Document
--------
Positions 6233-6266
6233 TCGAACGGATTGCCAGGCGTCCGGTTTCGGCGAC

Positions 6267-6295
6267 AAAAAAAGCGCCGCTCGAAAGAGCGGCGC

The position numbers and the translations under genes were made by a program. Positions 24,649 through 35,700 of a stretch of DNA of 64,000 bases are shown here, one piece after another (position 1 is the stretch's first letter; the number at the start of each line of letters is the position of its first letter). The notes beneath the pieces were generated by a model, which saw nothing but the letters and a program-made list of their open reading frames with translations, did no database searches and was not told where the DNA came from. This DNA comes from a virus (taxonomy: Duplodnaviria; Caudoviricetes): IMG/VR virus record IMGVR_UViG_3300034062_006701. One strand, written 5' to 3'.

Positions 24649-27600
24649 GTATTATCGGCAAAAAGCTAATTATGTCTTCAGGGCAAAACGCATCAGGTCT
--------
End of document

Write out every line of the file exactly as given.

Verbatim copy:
Positions 6233-6266
6233 TCGAACGGATTGCCAGGCGTCCGGTTTCGGCGAC

Positions 6267-6295
6267 AAAAAAAGCGCCGCTCGAAAGAGCGGCGC

The position numbers and the translations under genes were made by a program. Positions 24,649 through 35,700 of a stretch of DNA of 64,000 bases are shown here, one piece after another (position 1 is the stretch's first letter; the number at the start of each line of letters is the position of its first letter). The notes beneath the pieces were generated by a model, which saw nothing but the letters and a program-made list of their open reading frames with translations, did no database searches and was not told where the DNA came from. This DNA comes from a virus (taxonomy: Duplodnaviria; Caudoviricetes): IMG/VR virus record IMGVR_UViG_3300034062_006701. One strand, written 5' to 3'.

Positions 24649-27600
24649 GTATTATCGGCAAAAAGCTAATTATGTCTTCAGGGCAAAACGCATCAGGTCT